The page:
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LCRA offers new design for power line in habitat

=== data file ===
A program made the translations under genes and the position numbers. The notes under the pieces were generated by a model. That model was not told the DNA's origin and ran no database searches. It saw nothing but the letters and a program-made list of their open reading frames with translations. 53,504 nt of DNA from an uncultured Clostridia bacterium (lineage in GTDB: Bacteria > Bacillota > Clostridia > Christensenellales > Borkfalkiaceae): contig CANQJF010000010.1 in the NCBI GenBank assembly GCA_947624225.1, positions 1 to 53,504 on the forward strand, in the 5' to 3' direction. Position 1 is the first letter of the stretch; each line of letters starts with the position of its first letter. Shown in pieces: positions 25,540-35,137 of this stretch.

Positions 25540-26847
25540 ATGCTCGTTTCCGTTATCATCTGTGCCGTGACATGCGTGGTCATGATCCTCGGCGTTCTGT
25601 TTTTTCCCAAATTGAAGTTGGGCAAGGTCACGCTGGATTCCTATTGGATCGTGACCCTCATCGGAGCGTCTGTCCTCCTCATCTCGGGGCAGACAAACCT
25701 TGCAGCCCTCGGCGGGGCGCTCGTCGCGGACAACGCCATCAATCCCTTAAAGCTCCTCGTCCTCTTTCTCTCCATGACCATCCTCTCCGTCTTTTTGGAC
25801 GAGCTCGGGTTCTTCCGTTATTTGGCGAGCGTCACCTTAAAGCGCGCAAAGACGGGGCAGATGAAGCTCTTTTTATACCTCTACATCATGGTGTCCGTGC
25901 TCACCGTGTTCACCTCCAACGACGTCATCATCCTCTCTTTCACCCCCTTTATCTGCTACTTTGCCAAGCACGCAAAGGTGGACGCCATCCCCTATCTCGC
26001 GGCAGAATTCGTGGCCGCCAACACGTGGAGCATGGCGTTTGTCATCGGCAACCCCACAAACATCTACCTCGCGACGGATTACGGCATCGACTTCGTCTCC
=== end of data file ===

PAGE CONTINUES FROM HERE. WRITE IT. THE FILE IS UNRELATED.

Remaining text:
Environmental Board OKs plan, calls for more studyHigh-power electric transmission lines and endangered species habitat generally don’t mix well, but a plan by the Lower Colorado River Authority to upgrade a major power line across the Barton Creek Wilderness Preserve received conditional approval from the city Environmental Board last night. The proposal involves some unique engineering techniques by the LCRA’s Transmission Services Corporation (TSC) subsidiary in order to increase the capacity of the 16.5-mile line known as the Hi-Cross to Marshall Ford to meet the region’s increasing energy needs. The line is jointly owned by LCRA-TSC and the City of Austin, and is one of the major sources of east-to-west power flow in parts of Austin and surrounding counties. The project would consist mainly of upgrading the wires to expand capacity and replacing existing steel lattice towers with single pole structures. In order to minimize the impact of the project on Balcones Canyonlands Preserve land, wind-displaced transmission lines will be used, according to William Conrad with the Wildland Conservation Division of the Austin Water Utility. “The LCRA plans to use aerial easements to stretch the new liners further across the BCCP,” he said. “That will prevent the need to build any additional transmission towers and the related access, reducing the number of trees that need to be removed and minimizing the impact on the environment.” Aerial easements are the amount of space needed—about 100 feet—to account for the swing of the wires in extreme wind situations. Conrad said the wires must be able to withstand 90 mile-per-hour winds, similar to a Category II hurricane. The easements will be negotiated with the 28 owners of the land over which the lines will run, with a license agreement being signed with the City of Austin. Dennis Palafox, an engineer with the LCRA, said the terrain over which the lines run varies widely, and the easements fall 50 feet either side of the center line of towers. “The license agreement also improves the safety and reliability of the line by disallowing construction of facilities close to the transmission line,” he said. No structure taller than 30 feet can be in the 100-foot easement, and vegetation can be no taller than 40 feet. “That leaves approximately 20 feet of clearance to allow for future growth of trees during a 5-year maintenance cycle without encroaching on the danger zone.” he said. Palafox said the once the new towers are in place, new lines will be pulled from one tower to another, minimizing the amount of work to be done on the ground, thus keeping any disturbance to the environment to a minimum. The BCCP Coordinating Committee has recommended the project with some conditions. They include using funds from the easements and license fees to preserve the habitat and provide public access, to hire a professional arborist to monitor the trimming of any trees to accommodate the plan, and a ban on the use of herbicides and chemicals in managing the vegetation. One other suggestion was to use a portion of the license fee to conduct a study of how the electrical lines affect Golden Cheeked Warblers and their nesting habits. That suggestion brought a reaction from Vice Chair Karin Ascot, who was told that such a study would only be done after the project was complete. “Isn’t it kind of backwards to do the study after the fact?” she asked. “What if we find out that what we’re doing here isn’t so good? It’s probably too late by then. I would really like to see issues like this come before us with more time for us to consider them” Ascot was joined by several other board members who commented that, too often, the board is asked to consider a project just weeks or days before it is scheduled to go before the City Council, making an in-depth study very difficult. Chair Mary Ruth Holder said a recent example was the city’s plan to go ahead with an engineering study of the Travis Water Treatment Plant #4, which was postponed after the board expressed concerns to the Council. Despite the time crunch, board members voted unanimously to recommend the project with all of the conditions recommended by the BCCP committee. . The Council is scheduled to consider the project on June 23. Panel wants more housing funds for poorest Hilgers argues city needs latitude to select best projects Members of the Community Development Commission (CDC) continue to support affordable housing goals for the lowest-income Austinites, urging the city to devote more dollars to affordable housing options for those who fall well below the poverty line. The CDC is charged with reviewing the city’s annual plan on how it intends to spend federal dollars on affordable housing and community development programs. At a meeting this week, the commission had an extended discussion on the city’s action plan for using federal dollars next year. The commission's Subcommittee on Affordable Housing, headed by Karen Paup, is urging city officials to support more housing options for those who fall below 30 percent of median family income. Popp said that is a level that falls between a shelter and transitional housing, usually some kind of single-room occupancy ( SRO) options, which Austin lacks. The subcommittee would recommend going so far as to dedicate $1 million to support rental housing development assistance for the lowest income Austinites. Community Development Officer Paul Hilgers, who addressed the priorities of the commission, said the city is committed to SRO and lower-income options, but he was opposed to putting money aside quite yet. Three options for lower-income housing are currently in the works – Hearthside SRO, LifeWorks Project and Salvation Army – but none are ready for completion, and Hilgers did not want to tie up the money. The subcommittee also wanted to see federal home acquisition and development funds devoted to non-profit Community Housing Development Organizations (CHDOs), which are committed to larger projects in the Austin market. Rather than a handful of lots, the subcommittee wanted commitments to developers that would build larger projects. Hilgers did not want to be so prohibitive. The city works with CHDOs on a regular basis, but it does not give preference based on such an affiliation, preferring to rely on the quality of the project. That could be a developer, a small non-profit or a CHDO. The city also is committed to a variety of funding options – and possibly cobbling together different revenue sources – when dealing with various non-profits. Rather than tie the city’s hands, the subcommittee agreed to provide a less restrictive direction to encourage the use of money for those organizations that had sought the non-profit status. Other developers may have worthy projects to be considered, Hilgers said “Our objective, our intent, our priority is to seek out the best projects,” Hilgers said. “We don’t want to have to say, ‘If you’re not a CHDO, we don’t want to deal with you.’ We would like the flexibility to fund those projects as they come to us.” Hilgers fully supported a third recommendation, which was to extend the timeline on affordability. The subcommittee recommended at least five years of affordable housing, adding the intention of making sure property is affordable for up to 20 years. Trying to maintain affordability across owners is a serious goal of the city, Hilgers said. “If you look at the Anderson Hill housing development, we would have a 20-year affordability period on those lots,” Hilgers said. “We want to preserve affordability. We really have to do something to limit the ‘flippability’ on the properties. Too often in this market today, even if you say you want to control the price, it’s impossible to hold down the price on the property when the market is going up so high.” ©2005 In Fact News, Inc. All rights reserved. LULAC, Police Monitor to host meeting . . . The League of United Latin American Citizens (LULAC) District 7 and the city’s Office of the Police Monitor will host a neighborhood meeting at 7pm tonight, concerning last week's police-involved shooting of Daniel Rocha. The group will gather at the Dove Springs Recreation Center, 5801 Ainez Drive. The discussions will focus on the status of the investigation and other public safety concerns. Those expected to attend include LULAC District Director Linda Chavez, Council Member Raul Alvarez, Deputy City Manager Rudy Garza, Police Chief Stan Knee, Police Monitor Ashton Cumberbatch, Jr., former Mayor Gus Garcia and Father Jayme Mathias . . . Juneteenth celebrations this weekend . . . Historically Black Colleges and Universities (HBCU) will hold a free picnic for local alumni of HBCU from 10am to 3pm at the George Washington Carver Museum, 1165 Angelina. Sponsors include the museum, the Austin Revitalization Authority and www.soulcity.com . The group aims to foster professional social networking amongst alumni of HBCU and to expose high school graduates to the opportunities offered by such colleges. Attendees will be offered old school music, spades and dominoes tournaments, face painting for kids, and a chance to network. Food vendors will provide refreshments for those who do not wish to bring their own lunch. For more information, contact D’Andra Ulmer at 689-2203 . . . Goodman party tonight . . . Departing Mayor Pro Tem Jackie Goodman will have a going-away party beginning at 6:30pm tonight . . . Council Member Daryl Slusher won’t have one until after he leaves the City Council. Both end their terms of office when their successors, Jennifer Kim and L ee Leffingwell take office Monday night. . . Holder to leave Environmental Board . . . Mary Ruth Holder, longtime member of the Environmental Board who has been the chair for about a year, announced last night that she will be resigning that post in July because she will be moving out of the city. Holder, an attorney who specialized in environmental law prior to devoting herself to public service, said she and her husband Philip, who is retiring from his law practice, are moving to Mt. Vernon, Washington. She said that they plan, among other things, to pursue their love of Irish music and dance. Holder also announced that the board would elect new officers at its next meeting in late June or early July. . . Superintendent search. . . Round Rock Independent School District board members have approved a timeline for hiring a new superintendent. Current Superintendent Dr. Tom Gaul will be leaving the district on July 31. Over the next few months, Harold Webb Associates, a superintendent search firm, will begin gathering information from board members, employees, and community members to develop a profile of a new district leader. The firm will then begin recruiting qualified candidates for the board to interview. The board set an application deadline of October 18, and hopes to announce a finalist around November 15. The law then requires the board to wait at least 21 days before actually making an offer, so expect a new superintendent to be announced in early December. . . Books for kids . . . First Book-Central Texas has announced that it is accepting book grant applications from local nonprofit programs serving children in need. First Book-Central Texas hopes to give grants for approximately 2,000 new books and hundreds of educational materials to programs in the community. Teachers and directors of local preschool, day care, after-school, tutoring, and mentoring programs are encouraged to apply on behalf of their programs Applications are due by Monday, June 27. To request an application or get involved with First Book, please contact Alexandra Purne at (512) 223-7975 or firstname.lastname@example.org.